Something else that has surpised me somewhat has been how little Trump has suffered politically for this move in the US.  Indeed, if anything it seems to have been a hit, with him getting praised for having "fulfilled a campaign promise," even if this has led to widespread condemnation and ridicule around the world.  But I guess this shows how isolated the US public is from the rest of the world, especially thos in the Fox News/Trump news bubble.  Some of his other bad decisions seem to have been similarly motivated: to satisfy unwise campaign promises.  I kind of suspect a motive for this is all the reporting about his constant lying.  Maybe he lies 15 times per day, but, wow, look at him keep this campagin promises! 

The other area where I feel I have not made good predictions, although in fact I made none and I think I accurately understood that it was unwise to make any given the unpredictability of Trump, has been with regard to his trade wars.  Really, I am not sure  what I expected, but I know that I thought that if he actually would come to an agreement with Canada and Mexico on a new NAFTA, which I did not expect, I did not expect that it would involve him keeping in place the steel and aluminum tariffs against them with them going along with that.  Of course, it may well be that his NAFTA 2.0 may fail to get ratified by the incoming Congress, but I did not expect this.  I suspect that his adherence to those tariffs really is tied to his obsession with helping the coal industry as well as more generally the industrial Midwest, even as the steel tariffs have hurt the Midwest auto industry.  But metallurgical coal output and employment is up, even if electric power demand for coal has continues to decline.  This is probably the political motive behind this particulae outcome.  But, again, I really do not know what he is up to with trade or where he is going, esepcially given that he clearly believes strongly in a lot of rank nonsense such as that bilateral trade balances indicate one nation winning at the expense od the other.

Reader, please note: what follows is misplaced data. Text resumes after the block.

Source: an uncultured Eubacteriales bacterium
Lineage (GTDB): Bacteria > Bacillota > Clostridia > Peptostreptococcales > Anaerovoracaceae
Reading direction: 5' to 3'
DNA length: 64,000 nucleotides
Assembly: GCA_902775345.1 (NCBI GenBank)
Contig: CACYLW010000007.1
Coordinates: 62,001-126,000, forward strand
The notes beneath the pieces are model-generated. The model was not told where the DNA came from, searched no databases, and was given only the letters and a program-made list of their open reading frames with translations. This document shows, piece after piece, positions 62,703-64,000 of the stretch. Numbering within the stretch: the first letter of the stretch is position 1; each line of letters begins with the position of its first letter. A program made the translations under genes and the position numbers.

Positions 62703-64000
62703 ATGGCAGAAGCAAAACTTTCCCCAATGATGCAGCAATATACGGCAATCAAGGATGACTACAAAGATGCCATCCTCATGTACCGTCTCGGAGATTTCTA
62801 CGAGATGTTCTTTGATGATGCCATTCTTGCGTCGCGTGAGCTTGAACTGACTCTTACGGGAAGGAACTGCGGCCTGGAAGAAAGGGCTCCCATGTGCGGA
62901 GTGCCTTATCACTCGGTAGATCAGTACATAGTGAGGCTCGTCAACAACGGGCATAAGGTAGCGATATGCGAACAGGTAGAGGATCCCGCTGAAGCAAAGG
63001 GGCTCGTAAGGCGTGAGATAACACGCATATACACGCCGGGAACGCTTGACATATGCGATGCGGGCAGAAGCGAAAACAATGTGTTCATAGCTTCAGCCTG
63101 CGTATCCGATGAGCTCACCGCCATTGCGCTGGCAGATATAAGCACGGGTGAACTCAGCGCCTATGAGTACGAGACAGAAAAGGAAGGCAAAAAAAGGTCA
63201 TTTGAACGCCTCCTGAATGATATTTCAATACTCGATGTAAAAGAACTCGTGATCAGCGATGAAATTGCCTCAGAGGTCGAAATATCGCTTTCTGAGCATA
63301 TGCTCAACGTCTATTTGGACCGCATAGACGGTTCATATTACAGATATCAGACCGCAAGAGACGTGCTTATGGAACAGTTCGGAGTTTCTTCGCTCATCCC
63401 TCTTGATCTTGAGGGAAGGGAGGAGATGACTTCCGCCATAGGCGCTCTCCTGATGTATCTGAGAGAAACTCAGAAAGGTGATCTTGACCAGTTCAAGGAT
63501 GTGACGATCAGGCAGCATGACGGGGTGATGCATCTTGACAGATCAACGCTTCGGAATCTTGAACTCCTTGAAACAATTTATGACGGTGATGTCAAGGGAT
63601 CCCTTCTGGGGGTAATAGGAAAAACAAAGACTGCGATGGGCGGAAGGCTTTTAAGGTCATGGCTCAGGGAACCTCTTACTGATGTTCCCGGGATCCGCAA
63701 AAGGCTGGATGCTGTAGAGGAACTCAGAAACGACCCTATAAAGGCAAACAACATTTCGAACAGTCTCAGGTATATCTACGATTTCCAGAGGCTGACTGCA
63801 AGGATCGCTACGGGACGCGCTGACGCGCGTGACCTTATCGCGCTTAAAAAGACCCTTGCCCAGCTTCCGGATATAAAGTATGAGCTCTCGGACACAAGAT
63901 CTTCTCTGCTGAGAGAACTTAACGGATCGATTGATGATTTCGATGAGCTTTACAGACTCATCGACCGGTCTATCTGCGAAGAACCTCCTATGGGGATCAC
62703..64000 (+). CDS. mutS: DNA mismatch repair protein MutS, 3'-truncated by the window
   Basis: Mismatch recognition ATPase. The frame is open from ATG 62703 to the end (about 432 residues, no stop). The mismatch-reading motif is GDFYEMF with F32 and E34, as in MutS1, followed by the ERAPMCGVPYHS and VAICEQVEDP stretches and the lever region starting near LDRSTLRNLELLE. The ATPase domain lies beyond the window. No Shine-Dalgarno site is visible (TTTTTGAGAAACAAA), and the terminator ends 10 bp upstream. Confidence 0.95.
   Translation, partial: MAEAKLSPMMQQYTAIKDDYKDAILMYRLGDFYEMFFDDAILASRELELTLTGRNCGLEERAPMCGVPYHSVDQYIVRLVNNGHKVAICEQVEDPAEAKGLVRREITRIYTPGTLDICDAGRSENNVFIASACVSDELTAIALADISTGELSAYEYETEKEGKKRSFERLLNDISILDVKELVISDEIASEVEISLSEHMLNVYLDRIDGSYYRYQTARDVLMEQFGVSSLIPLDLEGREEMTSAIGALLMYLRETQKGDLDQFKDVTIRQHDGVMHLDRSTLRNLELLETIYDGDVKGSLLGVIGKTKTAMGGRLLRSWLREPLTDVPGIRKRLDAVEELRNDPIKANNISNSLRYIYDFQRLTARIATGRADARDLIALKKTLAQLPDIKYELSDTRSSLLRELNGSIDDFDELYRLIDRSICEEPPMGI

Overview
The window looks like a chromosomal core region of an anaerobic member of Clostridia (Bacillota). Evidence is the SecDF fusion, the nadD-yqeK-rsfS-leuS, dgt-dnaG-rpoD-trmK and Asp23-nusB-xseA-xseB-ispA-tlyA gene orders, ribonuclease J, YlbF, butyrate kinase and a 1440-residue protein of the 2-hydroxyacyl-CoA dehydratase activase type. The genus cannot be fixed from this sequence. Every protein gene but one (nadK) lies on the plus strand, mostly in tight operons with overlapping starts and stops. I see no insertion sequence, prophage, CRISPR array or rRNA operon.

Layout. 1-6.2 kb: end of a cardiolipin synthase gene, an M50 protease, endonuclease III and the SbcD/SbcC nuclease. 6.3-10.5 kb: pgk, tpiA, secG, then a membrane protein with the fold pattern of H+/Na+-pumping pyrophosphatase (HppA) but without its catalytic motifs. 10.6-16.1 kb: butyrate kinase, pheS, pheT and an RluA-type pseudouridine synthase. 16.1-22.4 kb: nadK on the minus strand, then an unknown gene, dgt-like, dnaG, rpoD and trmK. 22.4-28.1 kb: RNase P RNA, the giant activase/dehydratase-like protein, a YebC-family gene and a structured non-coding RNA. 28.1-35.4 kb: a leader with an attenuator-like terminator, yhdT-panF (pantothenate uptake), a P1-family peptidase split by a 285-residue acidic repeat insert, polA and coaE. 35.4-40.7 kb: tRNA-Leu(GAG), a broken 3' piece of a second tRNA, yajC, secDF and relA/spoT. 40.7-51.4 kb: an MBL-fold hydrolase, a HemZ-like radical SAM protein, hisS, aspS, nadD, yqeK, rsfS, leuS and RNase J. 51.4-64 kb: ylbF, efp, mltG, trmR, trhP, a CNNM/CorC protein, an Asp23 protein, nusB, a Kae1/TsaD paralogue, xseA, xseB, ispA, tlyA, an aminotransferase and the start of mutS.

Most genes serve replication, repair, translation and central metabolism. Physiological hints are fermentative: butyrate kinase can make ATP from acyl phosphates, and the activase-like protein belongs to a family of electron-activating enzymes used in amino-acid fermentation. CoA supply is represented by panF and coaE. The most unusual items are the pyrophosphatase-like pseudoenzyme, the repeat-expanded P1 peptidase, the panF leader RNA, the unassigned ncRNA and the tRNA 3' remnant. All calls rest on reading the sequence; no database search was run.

In the meantime, Happy Gegorian New Year to one and all.

Barkley Rosser

30 comments:

2slugbaits said...